Você está na página 1de 7

Musculoskeletal Pain in Malaysia:

A COPCORD Survey

KIRAN VEERAPEN, RICHARD D. WIGLEY, and HANS VALKENBURG

ABSTRACT. Objective. To assess the nature and extent of rheumatic complaints in a semirural area in a multiracial
(Malay, Indian, Chinese) community in Malaysia using the Community Oriented Program for the
Control of Rheumatic Diseases (COPCORD) protocol initiated by ILAR and the WHO.
Methods. All members of a community of 2700 persons over the age of 15 years were offered a questionnaire based interview in Phase 1 of the study. Those with rheumatic complaints (pain in the last 1
week) were invited for a physical examination by a rheumatologist in Phase 2.
Results. In total, 2594 (96%) persons agreed to a questionnaire based interview. Of those interviewed,
21.1% had a current rheumatic complaint. The pain rate was higher in women (23.8%) than in men
(17.8%). Chinese men had the lowest age-standardized pain rate (9.9%), while Indian women had the
highest rate (28.4%). In the study population, 14.4% complained of pain in the joints and/or musculoskeletal pain and 11.6% had low back pain. The knee was responsible for 64.8% of all complaints pertaining to the joints, and more than half those examined with knee pain had clinical evidence of
osteoarthritis (OA). The complaint rate increased with age, up to 53.4% in the group age > 65 years.
The major disability encountered was the inability to squat (3.1%). Fibromyalgia, soft tissue lesions,
and localized OA of the knees were the main clinical diagnoses. Inflammatory arthritis was uncommon.
Both Western and traditional sources of healthcare were used, often together. Self-medication was common (58.8%).
Conclusion. Knee and back pain are the main rheumatic complaints in Malaysia, with complaint rates
differing according to race and gender. (J Rheumatol 2007;34:20713)
Key Indexing Terms:
MUSCULOSKELETAL PAIN
SURVEY

EPIDEMIOLOGY
MALAYSIA

Increasing awareness of the socioeconomic burden of rheumatic disease prompted the International League Against
Rheumatism (ILAR) and the World Health Organization
(WHO) to initiate the COPCORD (Community Oriented
Program for Control of Rheumatic Diseases) program in
19811. Surveys based on this model have since been completed in 10 Asian countries1-12. These studies have generated
new comparative insights into the nature, extent, and consequences of rheumatic diseases in these regions.
The population sizes in these studies (16854683 persons)
have permitted evaluation of the burden of rheumatic complaints, but were too small to allow an accurate assessment of
From the University of Malaya Medical Centre, Kuala Lumpur, Malaysia;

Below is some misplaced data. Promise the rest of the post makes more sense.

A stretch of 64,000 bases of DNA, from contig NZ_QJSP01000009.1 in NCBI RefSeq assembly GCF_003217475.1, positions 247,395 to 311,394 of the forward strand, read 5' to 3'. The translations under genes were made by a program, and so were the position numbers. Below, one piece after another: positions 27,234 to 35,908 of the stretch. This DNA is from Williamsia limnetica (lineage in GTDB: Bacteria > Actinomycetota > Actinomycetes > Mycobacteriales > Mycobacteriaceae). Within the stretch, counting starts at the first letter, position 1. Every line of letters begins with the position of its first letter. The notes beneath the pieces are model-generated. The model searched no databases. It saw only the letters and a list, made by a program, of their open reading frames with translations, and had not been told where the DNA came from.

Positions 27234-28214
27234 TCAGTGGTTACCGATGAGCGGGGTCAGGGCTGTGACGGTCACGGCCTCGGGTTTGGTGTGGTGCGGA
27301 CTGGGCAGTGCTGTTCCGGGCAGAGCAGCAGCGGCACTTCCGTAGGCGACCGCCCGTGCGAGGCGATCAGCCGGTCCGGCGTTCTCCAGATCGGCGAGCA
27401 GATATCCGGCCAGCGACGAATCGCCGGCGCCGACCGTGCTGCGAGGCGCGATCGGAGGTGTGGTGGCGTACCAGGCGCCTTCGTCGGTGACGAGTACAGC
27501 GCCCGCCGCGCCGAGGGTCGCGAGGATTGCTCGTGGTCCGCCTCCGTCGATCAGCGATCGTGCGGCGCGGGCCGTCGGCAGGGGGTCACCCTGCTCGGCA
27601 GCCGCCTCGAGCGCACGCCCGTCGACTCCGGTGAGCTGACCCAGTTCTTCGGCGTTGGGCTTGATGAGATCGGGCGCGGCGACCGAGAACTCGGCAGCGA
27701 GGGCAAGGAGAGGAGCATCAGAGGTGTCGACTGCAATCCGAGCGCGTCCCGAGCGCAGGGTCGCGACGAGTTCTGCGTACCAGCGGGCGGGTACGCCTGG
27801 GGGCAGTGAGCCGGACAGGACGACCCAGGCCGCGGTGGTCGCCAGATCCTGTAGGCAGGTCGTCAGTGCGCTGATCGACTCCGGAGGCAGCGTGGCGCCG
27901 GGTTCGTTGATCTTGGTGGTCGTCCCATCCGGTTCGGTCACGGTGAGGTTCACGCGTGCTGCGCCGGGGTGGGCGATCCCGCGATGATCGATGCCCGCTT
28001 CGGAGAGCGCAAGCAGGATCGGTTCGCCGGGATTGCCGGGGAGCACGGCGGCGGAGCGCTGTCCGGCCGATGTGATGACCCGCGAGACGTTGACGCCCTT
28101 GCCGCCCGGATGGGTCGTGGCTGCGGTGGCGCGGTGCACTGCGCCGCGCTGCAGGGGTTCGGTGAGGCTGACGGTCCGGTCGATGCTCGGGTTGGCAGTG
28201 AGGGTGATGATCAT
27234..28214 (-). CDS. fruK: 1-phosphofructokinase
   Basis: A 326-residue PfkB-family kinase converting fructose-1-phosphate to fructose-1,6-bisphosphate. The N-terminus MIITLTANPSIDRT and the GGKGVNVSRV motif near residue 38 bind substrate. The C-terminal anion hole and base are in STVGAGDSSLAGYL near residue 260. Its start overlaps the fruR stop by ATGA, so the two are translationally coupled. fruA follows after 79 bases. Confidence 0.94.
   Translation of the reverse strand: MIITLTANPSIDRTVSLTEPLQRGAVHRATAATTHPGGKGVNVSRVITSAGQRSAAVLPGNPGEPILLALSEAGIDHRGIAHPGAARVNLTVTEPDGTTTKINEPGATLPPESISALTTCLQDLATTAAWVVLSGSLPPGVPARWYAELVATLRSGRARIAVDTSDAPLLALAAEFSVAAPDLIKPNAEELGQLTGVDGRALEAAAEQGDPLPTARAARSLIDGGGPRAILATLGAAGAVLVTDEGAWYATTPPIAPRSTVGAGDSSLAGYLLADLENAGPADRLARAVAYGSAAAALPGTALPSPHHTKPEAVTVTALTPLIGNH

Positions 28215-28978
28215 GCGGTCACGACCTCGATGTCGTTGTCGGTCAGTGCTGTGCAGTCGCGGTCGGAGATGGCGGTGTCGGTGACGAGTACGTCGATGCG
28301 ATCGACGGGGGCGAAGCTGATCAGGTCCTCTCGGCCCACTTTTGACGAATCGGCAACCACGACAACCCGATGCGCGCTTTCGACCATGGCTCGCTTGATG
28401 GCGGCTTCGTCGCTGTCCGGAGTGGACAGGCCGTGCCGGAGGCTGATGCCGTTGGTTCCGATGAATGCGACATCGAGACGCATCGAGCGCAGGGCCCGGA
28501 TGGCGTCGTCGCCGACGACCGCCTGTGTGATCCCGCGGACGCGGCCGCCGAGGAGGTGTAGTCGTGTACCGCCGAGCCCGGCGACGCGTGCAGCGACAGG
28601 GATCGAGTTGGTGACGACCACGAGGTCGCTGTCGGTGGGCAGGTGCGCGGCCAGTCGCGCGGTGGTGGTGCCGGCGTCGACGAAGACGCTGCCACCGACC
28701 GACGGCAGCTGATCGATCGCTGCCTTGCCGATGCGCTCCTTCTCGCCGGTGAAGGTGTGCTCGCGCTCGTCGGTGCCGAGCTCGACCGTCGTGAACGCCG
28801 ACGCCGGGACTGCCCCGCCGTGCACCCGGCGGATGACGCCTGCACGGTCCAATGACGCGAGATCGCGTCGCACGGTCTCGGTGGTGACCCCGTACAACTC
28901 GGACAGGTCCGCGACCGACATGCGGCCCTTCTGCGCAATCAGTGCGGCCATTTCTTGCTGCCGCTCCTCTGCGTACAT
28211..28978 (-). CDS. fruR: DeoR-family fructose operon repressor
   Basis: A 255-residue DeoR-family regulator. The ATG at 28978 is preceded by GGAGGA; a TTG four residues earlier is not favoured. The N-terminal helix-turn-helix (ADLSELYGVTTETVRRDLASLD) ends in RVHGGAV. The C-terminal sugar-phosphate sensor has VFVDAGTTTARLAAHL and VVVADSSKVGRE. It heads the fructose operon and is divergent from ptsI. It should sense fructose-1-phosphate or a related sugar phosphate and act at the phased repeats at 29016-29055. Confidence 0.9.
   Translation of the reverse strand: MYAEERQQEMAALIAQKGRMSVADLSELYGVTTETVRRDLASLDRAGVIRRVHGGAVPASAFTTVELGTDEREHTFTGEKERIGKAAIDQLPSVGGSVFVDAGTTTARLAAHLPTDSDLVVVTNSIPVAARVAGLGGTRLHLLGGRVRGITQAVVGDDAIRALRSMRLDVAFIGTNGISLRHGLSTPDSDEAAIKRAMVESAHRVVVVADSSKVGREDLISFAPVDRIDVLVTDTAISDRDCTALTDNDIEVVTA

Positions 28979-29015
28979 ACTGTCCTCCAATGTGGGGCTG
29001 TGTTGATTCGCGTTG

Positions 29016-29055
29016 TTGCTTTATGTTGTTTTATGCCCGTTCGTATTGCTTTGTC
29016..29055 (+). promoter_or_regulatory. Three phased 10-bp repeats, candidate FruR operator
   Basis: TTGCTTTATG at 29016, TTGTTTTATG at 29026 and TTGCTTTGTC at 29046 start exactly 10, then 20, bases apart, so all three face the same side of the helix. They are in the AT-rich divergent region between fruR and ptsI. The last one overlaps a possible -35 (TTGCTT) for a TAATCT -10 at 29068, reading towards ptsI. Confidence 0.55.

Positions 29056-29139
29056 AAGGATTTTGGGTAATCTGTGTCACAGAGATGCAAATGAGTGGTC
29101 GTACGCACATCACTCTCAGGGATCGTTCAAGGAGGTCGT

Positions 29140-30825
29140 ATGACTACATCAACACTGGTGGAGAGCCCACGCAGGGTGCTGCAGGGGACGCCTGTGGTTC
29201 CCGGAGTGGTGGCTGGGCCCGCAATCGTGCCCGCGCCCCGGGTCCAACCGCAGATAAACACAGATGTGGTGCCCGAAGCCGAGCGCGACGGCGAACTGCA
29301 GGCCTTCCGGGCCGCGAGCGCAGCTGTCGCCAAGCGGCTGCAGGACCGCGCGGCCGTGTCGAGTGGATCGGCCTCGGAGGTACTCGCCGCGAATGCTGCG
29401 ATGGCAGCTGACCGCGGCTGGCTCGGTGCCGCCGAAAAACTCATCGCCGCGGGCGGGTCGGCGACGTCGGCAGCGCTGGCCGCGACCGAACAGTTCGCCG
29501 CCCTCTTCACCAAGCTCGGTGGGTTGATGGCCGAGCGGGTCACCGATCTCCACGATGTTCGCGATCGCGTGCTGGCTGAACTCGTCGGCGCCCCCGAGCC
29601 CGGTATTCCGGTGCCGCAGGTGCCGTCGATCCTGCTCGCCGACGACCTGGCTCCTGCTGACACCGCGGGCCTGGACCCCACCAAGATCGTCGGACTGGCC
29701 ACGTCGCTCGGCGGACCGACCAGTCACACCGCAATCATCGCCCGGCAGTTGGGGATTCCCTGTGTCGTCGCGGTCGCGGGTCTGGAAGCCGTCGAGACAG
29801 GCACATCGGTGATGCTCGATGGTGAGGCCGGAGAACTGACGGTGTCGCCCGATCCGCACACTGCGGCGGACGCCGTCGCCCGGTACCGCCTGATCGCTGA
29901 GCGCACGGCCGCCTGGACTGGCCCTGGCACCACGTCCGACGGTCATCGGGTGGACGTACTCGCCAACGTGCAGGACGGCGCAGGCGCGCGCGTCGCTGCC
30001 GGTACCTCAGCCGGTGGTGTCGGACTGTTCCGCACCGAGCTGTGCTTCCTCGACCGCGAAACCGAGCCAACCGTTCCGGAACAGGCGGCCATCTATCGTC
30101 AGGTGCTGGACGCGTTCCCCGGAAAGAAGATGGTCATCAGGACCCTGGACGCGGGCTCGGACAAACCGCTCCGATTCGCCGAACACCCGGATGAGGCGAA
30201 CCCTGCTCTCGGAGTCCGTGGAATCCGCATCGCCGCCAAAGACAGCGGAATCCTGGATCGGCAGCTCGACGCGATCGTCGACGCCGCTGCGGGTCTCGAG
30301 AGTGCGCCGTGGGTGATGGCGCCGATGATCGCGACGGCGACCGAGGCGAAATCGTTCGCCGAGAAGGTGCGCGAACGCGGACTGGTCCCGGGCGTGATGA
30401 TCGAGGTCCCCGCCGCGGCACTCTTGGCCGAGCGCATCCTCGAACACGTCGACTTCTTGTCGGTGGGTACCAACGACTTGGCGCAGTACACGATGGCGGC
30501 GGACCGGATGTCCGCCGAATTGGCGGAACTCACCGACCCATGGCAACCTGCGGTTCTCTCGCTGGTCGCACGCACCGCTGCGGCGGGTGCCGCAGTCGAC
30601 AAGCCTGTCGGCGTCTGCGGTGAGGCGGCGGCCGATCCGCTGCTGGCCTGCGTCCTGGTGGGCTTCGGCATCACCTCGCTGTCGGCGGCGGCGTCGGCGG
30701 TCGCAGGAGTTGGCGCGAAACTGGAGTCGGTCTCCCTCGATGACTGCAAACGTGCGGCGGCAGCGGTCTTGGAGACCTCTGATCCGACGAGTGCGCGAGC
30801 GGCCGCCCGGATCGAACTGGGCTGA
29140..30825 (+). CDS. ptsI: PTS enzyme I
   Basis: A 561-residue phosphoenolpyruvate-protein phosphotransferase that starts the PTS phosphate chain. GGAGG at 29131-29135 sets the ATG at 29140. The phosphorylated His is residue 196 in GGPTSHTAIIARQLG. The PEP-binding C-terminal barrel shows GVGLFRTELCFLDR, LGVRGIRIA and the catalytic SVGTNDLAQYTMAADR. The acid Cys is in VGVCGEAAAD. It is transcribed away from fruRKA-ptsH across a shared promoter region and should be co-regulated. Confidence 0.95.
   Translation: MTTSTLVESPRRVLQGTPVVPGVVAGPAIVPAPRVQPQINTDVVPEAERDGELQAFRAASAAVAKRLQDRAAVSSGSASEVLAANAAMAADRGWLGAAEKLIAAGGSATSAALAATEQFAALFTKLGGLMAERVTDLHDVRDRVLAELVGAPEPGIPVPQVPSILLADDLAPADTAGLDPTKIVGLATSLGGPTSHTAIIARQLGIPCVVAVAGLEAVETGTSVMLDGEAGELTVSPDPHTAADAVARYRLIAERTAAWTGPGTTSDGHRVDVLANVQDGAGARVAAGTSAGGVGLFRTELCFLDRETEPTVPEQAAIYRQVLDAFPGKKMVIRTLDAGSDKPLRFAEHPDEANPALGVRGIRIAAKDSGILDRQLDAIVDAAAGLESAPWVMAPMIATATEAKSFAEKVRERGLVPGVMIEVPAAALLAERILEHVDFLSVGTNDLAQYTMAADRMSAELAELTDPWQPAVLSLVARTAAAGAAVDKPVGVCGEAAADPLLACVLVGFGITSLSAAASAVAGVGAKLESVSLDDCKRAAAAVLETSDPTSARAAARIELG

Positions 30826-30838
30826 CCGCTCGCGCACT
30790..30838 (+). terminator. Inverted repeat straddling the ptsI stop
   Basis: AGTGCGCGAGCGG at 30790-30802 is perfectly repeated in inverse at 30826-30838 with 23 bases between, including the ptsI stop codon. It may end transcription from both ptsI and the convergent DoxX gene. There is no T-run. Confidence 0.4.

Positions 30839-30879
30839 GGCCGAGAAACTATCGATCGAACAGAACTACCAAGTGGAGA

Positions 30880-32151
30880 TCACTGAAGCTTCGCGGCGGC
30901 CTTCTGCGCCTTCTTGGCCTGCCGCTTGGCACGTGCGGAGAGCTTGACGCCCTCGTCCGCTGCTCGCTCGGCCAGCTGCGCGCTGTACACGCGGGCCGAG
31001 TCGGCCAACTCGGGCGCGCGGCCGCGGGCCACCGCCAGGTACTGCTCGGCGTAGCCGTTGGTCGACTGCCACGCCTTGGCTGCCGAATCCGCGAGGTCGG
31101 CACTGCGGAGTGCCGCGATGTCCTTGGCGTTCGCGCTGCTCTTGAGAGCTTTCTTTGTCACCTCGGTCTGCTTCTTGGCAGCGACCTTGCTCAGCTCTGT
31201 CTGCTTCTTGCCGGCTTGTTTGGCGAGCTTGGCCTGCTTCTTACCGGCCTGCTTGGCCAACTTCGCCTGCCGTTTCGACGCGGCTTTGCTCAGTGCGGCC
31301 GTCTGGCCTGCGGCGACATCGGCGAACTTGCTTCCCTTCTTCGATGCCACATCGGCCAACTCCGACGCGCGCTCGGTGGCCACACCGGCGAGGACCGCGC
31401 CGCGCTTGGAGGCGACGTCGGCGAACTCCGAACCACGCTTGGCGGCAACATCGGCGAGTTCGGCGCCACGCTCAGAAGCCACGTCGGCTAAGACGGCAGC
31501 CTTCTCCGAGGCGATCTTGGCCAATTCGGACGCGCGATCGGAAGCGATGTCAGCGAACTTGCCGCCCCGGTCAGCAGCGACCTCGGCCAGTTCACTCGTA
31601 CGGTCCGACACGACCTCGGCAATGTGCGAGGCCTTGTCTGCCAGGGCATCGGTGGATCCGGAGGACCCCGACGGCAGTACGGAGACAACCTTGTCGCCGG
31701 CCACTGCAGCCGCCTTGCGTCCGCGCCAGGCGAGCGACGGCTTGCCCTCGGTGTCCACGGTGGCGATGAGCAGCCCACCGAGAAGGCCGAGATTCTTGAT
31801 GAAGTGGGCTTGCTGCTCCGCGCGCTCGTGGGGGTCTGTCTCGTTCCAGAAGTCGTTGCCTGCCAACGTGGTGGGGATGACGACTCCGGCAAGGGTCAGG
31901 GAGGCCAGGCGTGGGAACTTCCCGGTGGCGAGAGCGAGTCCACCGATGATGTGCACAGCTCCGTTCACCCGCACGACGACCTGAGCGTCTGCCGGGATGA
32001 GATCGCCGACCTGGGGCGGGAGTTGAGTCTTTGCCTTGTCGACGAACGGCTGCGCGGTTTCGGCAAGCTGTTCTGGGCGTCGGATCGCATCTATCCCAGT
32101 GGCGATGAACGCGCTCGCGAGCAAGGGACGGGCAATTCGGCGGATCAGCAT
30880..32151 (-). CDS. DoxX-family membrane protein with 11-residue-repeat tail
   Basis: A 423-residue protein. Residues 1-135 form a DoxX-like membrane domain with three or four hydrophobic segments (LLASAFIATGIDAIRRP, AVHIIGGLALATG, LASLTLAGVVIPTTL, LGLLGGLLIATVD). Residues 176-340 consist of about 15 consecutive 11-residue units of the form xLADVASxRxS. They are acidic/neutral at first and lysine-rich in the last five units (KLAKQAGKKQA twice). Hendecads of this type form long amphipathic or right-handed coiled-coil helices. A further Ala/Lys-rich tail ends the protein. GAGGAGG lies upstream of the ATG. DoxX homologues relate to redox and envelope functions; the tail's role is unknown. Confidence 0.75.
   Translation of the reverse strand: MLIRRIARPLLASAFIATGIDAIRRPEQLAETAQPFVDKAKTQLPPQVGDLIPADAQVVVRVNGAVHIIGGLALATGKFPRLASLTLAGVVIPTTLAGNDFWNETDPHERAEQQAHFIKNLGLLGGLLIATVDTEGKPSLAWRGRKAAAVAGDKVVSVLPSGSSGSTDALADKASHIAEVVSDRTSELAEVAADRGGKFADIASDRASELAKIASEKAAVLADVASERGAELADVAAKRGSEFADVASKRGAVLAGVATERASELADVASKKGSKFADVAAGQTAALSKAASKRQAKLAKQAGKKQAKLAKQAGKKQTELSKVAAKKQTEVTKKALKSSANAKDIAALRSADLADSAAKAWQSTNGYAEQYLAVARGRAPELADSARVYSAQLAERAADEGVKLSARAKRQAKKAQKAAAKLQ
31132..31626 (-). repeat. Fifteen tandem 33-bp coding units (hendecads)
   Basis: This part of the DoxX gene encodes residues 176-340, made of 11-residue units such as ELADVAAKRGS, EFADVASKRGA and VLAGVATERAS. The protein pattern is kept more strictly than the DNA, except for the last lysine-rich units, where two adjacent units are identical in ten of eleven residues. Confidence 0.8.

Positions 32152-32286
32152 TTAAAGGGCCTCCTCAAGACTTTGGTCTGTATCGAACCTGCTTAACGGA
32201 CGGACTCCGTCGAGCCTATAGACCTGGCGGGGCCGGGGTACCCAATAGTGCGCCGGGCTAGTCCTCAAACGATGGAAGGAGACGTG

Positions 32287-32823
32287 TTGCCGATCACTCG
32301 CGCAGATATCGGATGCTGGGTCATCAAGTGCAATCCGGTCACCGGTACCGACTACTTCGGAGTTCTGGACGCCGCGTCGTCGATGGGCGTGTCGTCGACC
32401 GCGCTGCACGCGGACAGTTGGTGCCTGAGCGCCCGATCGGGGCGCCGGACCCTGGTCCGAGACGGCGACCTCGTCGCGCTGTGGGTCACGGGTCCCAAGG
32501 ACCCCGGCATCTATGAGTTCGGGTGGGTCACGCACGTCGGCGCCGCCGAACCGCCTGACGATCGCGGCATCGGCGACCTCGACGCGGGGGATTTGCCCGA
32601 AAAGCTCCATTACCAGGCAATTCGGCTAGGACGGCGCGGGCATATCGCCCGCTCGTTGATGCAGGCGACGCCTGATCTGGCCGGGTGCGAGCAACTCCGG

the World Health Organization Centre for the Epidemiology of Rheumatic
Disease, Public Hospital, Palmerston North, New Zealand; and Erasmus
University, Rotterdam, The Netherlands.
Supported by Pharmacia International, Pfizer Private Ltd., May & Baker
(Malaysia) Sdn Bhd, and Roche (Malaysia) Sdn Bhd.
K. Veerapen, MBBS, FRCP(Edin), PG Dip Med Ed (Dundee), University
of Malaya Medical Centre; R.D. Wigley, MB, ChB, FRCP, WHO Centre
for the Epidemiology of Rheumatic Disease; H. Valkenburg, MD, PhD,
Erasmus University.
Prof. Valkenburg is deceased.
Address reprint requests to Dr. K. Veerapen, 4913 Wesley Road, Victoria,
British Columbia V8Y 1Y8, Canada. E-mail: kveerapen@shaw.ca
Accepted for publication September 8, 2006.

RHEUMATIC
COPCORD

the prevalence of inflammatory disorders, which are less


common.
A preliminary report of the Malaysian COPCORD study
has been published10, and we present the salient findings here.
MATERIALS AND METHODS

A semirural suburb on the outskirts of Banting town in the mid-west coastal


region of West Malaysia was identified for the survey, as it had a multiethnic
population of Malays, Indians, and Chinese living in a similar environment.
This area was close to the Banting District Hospital, where the healthcare personnel were based.
Maps of the area were obtained from the land office and a house to house
registry of individuals over the age of 15 years was carried out with the help
of final-year students from the University of Malaya, Kuala Lumpur, in
February 1988. The study was planned with one author (HV), a WHO expert,
who visited the selected area.

Phase 1. In April 1988, a modified questionnaire based on the COPCORD


model was drawn up. All persons in the registry were offered a questionnairebased interview at home by a district health nurse. The questionnaire was
administered in Malay or English.
The following information was documented: demographic data, and the
presence of pain in a joint, limb, back, or neck in the preceding week. The site
of pain, swelling, or redness was identified on a mannekin. The presence of
pain radiation and paresthesias were noted in persons complaining of neck or
back pain. Disability was recorded as difficulty in feeding, combing hair,
bathing, dressing, carrying, lifting, walking, climbing, and squatting.
The type of treatment sought or obtained from both traditional and
Western sources was recorded.

Personal non-commercial use only. The Journal of Rheumatology Copyright 2007. All rights reserved.

Veerapen, et al: MSK pain in Malaysia

207

One of every 10 households interviewed was visited by a medical doctor,


and the information obtained by the questionnaire interview was verified.